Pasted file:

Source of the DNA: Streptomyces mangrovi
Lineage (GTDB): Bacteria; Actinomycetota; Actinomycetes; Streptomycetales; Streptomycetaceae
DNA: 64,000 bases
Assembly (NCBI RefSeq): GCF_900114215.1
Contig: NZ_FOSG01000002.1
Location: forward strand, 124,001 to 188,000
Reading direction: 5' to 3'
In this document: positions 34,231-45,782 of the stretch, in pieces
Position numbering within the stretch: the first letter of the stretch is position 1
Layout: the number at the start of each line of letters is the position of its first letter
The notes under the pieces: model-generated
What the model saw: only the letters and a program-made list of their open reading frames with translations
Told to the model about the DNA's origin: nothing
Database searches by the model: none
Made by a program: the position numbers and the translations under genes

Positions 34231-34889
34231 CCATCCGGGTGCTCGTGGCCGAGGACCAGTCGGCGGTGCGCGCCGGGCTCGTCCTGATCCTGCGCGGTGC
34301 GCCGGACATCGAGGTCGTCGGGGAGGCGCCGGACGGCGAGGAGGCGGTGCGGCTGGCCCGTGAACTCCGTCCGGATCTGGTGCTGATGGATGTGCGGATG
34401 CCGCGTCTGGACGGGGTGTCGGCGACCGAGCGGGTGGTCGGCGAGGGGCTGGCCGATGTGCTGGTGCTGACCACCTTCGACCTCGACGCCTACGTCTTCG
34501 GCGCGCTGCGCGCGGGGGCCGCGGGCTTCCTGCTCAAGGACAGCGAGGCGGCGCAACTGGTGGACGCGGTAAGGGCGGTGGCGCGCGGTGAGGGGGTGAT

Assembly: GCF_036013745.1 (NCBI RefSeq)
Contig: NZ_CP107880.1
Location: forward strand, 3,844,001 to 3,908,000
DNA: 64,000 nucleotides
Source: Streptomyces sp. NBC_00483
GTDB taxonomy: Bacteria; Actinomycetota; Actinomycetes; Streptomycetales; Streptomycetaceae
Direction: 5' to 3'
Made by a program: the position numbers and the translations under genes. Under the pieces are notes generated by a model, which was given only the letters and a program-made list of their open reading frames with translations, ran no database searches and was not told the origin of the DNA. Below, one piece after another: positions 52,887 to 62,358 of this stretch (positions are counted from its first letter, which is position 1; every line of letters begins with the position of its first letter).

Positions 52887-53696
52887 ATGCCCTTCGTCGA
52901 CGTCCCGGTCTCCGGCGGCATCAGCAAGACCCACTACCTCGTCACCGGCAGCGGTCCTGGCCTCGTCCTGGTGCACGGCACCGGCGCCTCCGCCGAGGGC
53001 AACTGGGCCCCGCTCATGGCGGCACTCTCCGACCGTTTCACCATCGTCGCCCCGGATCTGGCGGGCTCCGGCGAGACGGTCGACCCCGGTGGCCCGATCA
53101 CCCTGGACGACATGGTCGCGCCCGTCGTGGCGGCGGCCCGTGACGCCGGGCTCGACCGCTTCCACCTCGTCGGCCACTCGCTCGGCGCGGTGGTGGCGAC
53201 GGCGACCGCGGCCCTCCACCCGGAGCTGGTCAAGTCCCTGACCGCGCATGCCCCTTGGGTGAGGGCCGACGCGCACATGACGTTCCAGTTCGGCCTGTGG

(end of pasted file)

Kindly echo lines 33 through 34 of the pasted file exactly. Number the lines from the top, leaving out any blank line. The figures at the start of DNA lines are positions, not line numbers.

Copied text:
53101 CCCTGGACGACATGGTCGCGCCCGTCGTGGCGGCGGCCCGTGACGCCGGGCTCGACCGCTTCCACCTCGTCGGCCACTCGCTCGGCGCGGTGGTGGCGAC
53201 GGCGACCGCGGCCCTCCACCCGGAGCTGGTCAAGTCCCTGACCGCGCATGCCCCTTGGGTGAGGGCCGACGCGCACATGACGTTCCAGTTCGGCCTGTGG